DONALDINA CAMERON AND THE OCCIDENTAL MISSION HOME
The Remarkable Story of the Women Who Fought Against THE OCCIDENTAL MISSION HOME in Chinatown SF
Julia Flynn Siler’s new book, The White Devil’s Daughters: The Fight Against Slavery in San Francisco’s Chinatown, is a revelatory history of the trafficking of young Asian girls—a practice that flourished in San Francisco during the first century of Chinese immigration (1848–1943)—and the "safe house" on the edge of Chinatown that became a refuge for those seeking their freedom. Starting in 1874, the brick house at 920 Sacramento Street in San Francisco’s Chinatown served as a home and gateway to freedom for thousands of enslaved and vulnerable young Chinese women and girls—a pioneering “rescue mission.” Known then as the Occidental Mission Home, it survived earthquakes, fire, bubonic plague and violence directed against its occupants and supporters—a courageous group of female abolitionists who fought the slave trade in Chinese women.
Donaldina Cameron was the indomitable leader of the home for over 37 years. In 1942, the home was renamed Cameron House, and it still serves the Asian-American community today, offering a range of social services and youth programs. With compassion and an investigative historian's sharp eyes, Siler relates how the women who ran the house defied contemporary convention and anti-Chinese prejudices. These women occasionally even broke the law by physically rescuing children from the brothels where they worked or snatching them off the ships that were smuggling them in, helping bring the exploiters to justice. Siler has also uncovered the stories of many of the girls and young women who came to the Mission and the lives they later led. Sometimes these women became part of the home's staff themselves, including Tien Wu, who became Donaldina Cameron’s translator and aide. Siler will talk about this remarkable story of an overlooked part of our history—a story that still resonates today. This is the tale of immigrants overcoming great difficulties with the aid of sympathetic Americans.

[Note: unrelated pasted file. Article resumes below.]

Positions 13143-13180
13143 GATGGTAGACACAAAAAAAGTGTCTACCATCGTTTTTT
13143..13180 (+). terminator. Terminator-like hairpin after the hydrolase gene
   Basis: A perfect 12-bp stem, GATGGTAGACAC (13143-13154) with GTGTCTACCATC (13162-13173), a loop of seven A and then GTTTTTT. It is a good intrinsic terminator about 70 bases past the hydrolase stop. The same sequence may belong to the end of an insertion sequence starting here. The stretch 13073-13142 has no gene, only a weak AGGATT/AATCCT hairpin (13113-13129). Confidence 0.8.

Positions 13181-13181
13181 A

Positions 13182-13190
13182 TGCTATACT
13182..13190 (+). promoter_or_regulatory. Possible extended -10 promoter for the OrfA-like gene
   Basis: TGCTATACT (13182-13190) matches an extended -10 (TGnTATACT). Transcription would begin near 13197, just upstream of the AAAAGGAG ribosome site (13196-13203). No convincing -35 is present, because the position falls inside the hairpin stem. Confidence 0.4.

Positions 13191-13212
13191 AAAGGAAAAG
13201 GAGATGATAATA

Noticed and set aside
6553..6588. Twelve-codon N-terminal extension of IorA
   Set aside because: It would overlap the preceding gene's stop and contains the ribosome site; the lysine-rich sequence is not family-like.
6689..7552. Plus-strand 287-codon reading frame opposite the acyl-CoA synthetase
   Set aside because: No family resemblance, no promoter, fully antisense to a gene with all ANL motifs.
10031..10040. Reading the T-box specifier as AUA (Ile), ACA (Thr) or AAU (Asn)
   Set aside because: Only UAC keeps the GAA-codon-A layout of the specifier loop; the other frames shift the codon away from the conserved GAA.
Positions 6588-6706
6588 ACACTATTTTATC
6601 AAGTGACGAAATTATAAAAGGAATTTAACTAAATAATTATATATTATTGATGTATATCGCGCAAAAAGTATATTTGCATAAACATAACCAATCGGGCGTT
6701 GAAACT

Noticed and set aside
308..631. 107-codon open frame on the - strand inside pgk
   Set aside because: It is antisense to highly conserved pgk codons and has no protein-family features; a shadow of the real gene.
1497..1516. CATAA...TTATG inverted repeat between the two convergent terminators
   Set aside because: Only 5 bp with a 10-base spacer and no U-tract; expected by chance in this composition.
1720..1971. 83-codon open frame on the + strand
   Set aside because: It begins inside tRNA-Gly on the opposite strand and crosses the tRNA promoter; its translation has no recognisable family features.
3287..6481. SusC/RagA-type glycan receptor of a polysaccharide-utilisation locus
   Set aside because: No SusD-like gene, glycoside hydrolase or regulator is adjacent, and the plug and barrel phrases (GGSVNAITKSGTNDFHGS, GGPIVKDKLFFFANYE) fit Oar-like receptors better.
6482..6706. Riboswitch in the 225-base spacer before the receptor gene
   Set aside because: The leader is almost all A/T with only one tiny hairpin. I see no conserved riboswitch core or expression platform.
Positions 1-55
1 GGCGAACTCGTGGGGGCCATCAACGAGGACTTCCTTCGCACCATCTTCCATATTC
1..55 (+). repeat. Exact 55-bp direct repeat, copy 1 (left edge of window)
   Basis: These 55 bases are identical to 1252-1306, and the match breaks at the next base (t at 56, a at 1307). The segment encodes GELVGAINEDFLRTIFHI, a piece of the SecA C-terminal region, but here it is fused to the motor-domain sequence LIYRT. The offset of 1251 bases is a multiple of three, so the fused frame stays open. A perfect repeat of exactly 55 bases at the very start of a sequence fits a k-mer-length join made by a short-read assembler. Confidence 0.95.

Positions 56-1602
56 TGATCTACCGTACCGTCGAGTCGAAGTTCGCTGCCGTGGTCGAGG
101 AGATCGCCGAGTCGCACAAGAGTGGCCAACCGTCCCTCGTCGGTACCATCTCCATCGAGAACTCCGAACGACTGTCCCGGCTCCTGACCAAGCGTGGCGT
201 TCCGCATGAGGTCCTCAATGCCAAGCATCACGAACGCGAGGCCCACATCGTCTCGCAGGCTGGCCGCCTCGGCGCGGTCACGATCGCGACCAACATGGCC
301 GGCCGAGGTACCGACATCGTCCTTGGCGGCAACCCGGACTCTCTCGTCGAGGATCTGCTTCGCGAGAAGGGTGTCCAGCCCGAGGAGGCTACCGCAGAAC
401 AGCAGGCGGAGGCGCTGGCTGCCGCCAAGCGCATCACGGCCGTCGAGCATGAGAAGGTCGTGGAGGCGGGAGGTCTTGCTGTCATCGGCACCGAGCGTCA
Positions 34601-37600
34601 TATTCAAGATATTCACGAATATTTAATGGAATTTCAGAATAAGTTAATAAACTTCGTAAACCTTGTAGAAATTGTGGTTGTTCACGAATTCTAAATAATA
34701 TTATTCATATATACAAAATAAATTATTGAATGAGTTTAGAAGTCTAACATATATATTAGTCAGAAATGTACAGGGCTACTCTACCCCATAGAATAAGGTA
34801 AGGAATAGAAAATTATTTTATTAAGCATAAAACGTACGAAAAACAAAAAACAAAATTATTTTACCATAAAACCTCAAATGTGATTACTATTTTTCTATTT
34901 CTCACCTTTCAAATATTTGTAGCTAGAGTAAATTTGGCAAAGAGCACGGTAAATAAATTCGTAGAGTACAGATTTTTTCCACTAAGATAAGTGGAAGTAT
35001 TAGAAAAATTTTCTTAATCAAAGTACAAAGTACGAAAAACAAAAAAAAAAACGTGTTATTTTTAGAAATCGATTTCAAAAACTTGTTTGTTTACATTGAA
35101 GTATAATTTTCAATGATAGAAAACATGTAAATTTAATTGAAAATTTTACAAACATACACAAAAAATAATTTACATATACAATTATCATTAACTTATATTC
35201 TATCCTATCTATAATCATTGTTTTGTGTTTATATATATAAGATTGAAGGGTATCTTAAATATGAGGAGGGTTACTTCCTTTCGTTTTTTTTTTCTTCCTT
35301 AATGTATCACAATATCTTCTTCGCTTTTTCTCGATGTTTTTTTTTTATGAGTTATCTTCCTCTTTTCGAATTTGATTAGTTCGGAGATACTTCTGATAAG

Julia Flynn Siler
Journalist, Author, The White Devil’s Daughters: The Fight Against Slavery in San Francisco’s Chinatown (Forthcoming)
In Conversation with Helen Zia
Journalist; Author, Last Boat Out of Shanghai: The Epic Story of the Chinese Who Fled Mao’s Revolution